Washington Dulles International Airport
Washington Dulles International Airport (IAD) is a bustling airport in Dulles, Va., just 26 miles from Washington, D.C.’s downtown core. More than 23 million passengers travel through IAD, making it the 28th busiest airport in the nation. Established in 1962, the 11,830-acre airport has seen several rounds of renovations and improvement projects over the decades. Its most recent $3.4 billion D2 Dulles Development capital construction program expanded some concourses, built two new parking garages and constructed a new permanent Gate Z.
Five runways handles IAD’s considerable daily traffic. The airport’s Main Terminal building is 1.1 million square feet that leads to five concourses: Concourses A, B, C, D and Z. The concourses offer a total of 135 gates. Gates are accessed via the airport’s new AeroTrains, its 19 Mobile Lounges or its 30 Plane Mates. A new 1,000-foot walkway enables travelers to access Concourse B via moving sidewalks in addition to existing Mobile Lounges.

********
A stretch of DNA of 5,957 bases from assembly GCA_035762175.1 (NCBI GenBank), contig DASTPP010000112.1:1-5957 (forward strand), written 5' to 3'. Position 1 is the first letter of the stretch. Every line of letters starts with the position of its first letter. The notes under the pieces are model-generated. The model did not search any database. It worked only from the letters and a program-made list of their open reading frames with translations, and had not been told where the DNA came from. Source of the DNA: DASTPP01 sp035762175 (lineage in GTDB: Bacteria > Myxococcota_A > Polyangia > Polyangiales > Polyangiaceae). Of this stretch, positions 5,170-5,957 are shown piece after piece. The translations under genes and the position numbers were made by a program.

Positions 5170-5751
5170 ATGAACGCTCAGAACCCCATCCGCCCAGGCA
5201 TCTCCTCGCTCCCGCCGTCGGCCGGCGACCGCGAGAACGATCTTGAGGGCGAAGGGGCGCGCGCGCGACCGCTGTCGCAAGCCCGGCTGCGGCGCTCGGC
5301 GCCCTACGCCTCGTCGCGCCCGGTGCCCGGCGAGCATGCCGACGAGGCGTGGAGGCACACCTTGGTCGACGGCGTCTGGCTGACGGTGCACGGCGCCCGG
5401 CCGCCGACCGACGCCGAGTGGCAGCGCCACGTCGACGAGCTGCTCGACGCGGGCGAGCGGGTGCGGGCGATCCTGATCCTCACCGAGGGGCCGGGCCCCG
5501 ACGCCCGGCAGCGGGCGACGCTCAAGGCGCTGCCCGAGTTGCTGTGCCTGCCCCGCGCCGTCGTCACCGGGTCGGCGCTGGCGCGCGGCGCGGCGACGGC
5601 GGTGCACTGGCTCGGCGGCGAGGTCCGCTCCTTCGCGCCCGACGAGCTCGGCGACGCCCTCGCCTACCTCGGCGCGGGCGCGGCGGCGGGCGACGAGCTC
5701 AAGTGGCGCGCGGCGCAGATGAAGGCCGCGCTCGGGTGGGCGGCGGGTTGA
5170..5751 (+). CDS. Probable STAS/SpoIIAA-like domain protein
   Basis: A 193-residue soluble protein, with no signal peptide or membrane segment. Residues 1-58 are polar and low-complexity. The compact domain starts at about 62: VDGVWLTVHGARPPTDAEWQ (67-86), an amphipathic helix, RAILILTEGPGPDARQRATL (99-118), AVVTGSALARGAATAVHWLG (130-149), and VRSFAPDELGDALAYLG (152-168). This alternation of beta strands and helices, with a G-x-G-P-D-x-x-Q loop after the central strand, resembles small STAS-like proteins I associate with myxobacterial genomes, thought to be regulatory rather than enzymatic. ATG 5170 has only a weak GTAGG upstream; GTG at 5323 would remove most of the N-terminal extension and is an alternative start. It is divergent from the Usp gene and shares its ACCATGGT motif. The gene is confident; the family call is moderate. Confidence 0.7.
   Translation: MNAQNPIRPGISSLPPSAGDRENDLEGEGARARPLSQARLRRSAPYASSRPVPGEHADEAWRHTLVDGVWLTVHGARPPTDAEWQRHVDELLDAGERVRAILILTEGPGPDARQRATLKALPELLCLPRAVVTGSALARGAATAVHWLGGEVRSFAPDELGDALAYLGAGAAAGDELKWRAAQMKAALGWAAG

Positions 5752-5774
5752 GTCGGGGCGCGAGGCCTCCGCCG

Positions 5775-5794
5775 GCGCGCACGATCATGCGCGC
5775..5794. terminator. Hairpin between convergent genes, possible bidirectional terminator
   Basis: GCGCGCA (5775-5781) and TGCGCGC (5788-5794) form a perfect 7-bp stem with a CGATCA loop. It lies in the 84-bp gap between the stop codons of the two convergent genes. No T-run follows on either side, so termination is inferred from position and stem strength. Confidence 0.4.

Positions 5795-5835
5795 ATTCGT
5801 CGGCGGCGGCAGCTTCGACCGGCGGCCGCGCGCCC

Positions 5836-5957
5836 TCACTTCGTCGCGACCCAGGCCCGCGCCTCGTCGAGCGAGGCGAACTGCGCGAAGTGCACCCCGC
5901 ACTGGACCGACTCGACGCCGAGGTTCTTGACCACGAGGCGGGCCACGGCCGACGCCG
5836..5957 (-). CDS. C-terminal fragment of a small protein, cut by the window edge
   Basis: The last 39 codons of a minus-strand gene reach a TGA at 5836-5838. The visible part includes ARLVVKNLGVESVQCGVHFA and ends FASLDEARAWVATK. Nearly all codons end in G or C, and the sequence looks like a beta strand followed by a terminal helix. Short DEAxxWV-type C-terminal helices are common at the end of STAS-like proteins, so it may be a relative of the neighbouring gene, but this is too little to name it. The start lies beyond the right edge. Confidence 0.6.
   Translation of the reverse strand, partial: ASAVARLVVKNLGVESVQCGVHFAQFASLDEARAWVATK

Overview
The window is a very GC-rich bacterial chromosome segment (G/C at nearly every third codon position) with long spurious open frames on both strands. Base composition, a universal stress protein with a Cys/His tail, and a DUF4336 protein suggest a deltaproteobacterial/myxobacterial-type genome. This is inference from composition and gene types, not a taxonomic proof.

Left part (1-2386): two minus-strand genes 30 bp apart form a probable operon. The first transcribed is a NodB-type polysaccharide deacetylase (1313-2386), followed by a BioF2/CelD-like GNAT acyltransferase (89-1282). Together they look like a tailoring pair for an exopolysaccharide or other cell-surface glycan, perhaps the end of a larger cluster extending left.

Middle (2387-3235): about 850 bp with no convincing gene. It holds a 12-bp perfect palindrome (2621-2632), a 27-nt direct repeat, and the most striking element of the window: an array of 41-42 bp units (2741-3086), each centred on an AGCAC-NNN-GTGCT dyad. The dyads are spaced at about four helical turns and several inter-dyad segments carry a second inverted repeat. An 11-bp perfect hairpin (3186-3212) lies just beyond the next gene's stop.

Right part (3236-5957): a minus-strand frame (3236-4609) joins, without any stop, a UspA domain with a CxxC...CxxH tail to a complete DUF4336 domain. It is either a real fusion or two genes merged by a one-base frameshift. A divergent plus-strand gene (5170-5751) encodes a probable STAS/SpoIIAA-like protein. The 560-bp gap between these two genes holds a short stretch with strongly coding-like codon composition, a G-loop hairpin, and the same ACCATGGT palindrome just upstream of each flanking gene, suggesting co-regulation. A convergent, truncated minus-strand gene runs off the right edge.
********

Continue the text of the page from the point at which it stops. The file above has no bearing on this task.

International flights use the airport’s International Arrivals Building or a secured space in Concourse C to process international travelers. The International Arrivals Building houses U.S. Customs, Immigration, and Agricultural offices.
In addition to passenger travel, IAD sees a fair amount of cargo and freight activity at its seven air cargo buildings. The buildings provide 540,000 square feet of freight processing space while the airport’s two large fixed base operators provide needed services to most of IAD’s airlines.
To help guide travelers to various parts of the airport, yellow-clad student volunteers are available throughout IAD. The volunteer high school and college students are recognizable for their bright yellow shirts and large “May I Help You?” buttons.
Passengers have plenty of options to while away the time between or before flights at any of the airport’s 100-plus shops and restaurants. Concourse B alone has 13,000 square feet of retail space. Combined, all of IAD’s shops, restaurants, and coffee bars consume more than 50,000 square feet of space, giving travelers a variety of choices and locations.